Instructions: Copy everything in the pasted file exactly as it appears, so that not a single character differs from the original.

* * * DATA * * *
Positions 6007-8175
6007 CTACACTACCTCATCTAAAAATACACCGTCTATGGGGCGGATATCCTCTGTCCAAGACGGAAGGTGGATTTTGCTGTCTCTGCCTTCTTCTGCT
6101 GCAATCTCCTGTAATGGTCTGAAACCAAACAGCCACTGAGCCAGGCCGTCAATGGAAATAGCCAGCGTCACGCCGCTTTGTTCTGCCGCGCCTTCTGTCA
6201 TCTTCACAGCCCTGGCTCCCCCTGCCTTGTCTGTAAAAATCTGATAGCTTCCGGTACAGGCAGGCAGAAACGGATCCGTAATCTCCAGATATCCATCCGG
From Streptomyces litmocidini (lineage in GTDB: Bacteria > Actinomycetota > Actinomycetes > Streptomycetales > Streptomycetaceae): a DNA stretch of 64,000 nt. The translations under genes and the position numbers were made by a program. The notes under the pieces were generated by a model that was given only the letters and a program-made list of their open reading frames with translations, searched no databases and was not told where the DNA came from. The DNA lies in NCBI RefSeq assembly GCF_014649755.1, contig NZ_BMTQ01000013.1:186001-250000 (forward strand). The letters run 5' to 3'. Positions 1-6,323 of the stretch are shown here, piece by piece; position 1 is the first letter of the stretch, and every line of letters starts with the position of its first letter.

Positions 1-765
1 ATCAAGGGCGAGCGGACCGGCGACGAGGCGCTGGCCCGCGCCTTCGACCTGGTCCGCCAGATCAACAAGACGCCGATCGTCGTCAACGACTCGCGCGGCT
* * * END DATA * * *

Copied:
Positions 6007-8175
6007 CTACACTACCTCATCTAAAAATACACCGTCTATGGGGCGGATATCCTCTGTCCAAGACGGAAGGTGGATTTTGCTGTCTCTGCCTTCTTCTGCT
6101 GCAATCTCCTGTAATGGTCTGAAACCAAACAGCCACTGAGCCAGGCCGTCAATGGAAATAGCCAGCGTCACGCCGCTTTGTTCTGCCGCGCCTTCTGTCA
6201 TCTTCACAGCCCTGGCTCCCCCTGCCTTGTCTGTAAAAATCTGATAGCTTCCGGTACAGGCAGGCAGAAACGGATCCGTAATCTCCAGATATCCATCCGG
From Streptomyces litmocidini (lineage in GTDB: Bacteria > Actinomycetota > Actinomycetes > Streptomycetales > Streptomycetaceae): a DNA stretch of 64,000 nt. The translations under genes and the position numbers were made by a program. The notes under the pieces were generated by a model that was given only the letters and a program-made list of their open reading frames with translations, searched no databases and was not told where the DNA came from. The DNA lies in NCBI RefSeq assembly GCF_014649755.1, contig NZ_BMTQ01000013.1:186001-250000 (forward strand). The letters run 5' to 3'. Positions 1-6,323 of the stretch are shown here, piece by piece; position 1 is the first letter of the stretch, and every line of letters starts with the position of its first letter.

Positions 1-765
1 ATCAAGGGCGAGCGGACCGGCGACGAGGCGCTGGCCCGCGCCTTCGACCTGGTCCGCCAGATCAACAAGACGCCGATCGTCGTCAACGACTCGCGCGGCT